Davenport Hooker was Pitt’s master anatomist. He was also a pack rat. The med school’s Falk Library received a raft of his papers in 1997 (along with the whistle he, in the words of Pitt history of medicine librarian Jonathon Erlen, “used to terrorize medical students during tests”). Among the miscellany was the Pitt Anatomy Snooze, a typewritten newsletter mailed ’round the world from 1943 to 1949.
The Snooze (“Issued Now and Then”) was “an effort to keep all former Pitt medical students, not just anatomists, in the information loop,” Erlen says. Poems, errata, and news about World War II and the roles of Pitt docs in it, fill the now-yellowed pages.
Humor abounds. Even in wartime. The Snooze notes that faculty are no longer bothered by life insurance salesmen because, “one came up here one pay-day and found the place bristling with sub-machine guns.” And student griping, in 1943, was 90 percent Army-related and 10 percent faculty-related, compared to the peacetime figure of “110 percent about the faculty.”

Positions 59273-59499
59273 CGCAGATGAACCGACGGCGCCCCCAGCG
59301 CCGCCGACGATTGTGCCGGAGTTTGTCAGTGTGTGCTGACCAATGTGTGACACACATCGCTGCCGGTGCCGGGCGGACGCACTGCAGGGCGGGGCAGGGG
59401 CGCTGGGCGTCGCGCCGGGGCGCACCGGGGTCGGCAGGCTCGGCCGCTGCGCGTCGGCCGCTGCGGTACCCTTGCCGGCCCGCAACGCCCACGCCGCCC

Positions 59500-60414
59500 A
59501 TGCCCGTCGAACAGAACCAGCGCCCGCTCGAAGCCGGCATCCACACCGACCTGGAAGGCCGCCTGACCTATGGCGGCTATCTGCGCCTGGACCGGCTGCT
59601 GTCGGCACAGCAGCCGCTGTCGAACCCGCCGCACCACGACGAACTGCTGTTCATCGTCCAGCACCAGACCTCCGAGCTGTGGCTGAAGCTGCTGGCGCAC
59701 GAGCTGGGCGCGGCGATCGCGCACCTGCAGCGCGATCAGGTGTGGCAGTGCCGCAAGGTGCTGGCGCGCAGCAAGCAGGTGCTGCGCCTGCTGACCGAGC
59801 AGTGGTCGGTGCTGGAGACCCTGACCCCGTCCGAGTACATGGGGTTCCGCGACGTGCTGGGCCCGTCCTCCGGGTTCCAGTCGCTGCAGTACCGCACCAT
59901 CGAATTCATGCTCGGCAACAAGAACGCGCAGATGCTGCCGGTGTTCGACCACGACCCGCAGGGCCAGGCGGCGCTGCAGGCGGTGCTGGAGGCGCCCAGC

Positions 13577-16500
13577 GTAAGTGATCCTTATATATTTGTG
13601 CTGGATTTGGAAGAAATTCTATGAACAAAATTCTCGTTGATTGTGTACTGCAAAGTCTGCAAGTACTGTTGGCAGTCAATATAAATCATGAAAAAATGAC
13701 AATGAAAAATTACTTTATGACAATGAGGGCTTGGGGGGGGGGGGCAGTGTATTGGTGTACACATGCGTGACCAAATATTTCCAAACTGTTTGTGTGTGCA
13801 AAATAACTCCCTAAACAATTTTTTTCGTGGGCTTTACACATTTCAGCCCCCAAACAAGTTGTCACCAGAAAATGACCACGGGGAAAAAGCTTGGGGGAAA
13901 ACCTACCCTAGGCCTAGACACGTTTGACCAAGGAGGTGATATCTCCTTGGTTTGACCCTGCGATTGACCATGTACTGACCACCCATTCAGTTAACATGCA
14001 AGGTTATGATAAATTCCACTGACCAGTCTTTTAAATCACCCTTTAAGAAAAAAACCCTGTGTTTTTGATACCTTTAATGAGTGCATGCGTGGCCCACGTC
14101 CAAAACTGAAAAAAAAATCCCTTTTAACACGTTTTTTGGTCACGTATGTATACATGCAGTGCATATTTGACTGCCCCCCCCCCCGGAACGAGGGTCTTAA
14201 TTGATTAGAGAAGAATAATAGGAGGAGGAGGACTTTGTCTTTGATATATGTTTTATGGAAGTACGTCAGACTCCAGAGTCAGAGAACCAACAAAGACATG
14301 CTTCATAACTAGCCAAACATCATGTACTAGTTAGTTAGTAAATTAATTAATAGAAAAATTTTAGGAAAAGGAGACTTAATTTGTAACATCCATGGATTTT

The Snoozes, catalogued in 1999, languished. Until University archivists realized that they hadn’t been scanned and digitized. “This material seemed to be of special value since it’s so ephemeral,” says Ed Galloway, head of the University Library System Archives Service Center. University Archivist Marianne Kasica adds, “We’re trying to identify and put online more materials about Pitt and its involvement in the two world wars. Adding the Snooze was an easy choice.”
To peruse the Snooze, go to documenting.pitt.edu.
—Newsletter courtesy University Archives,
ULS Archives Service Center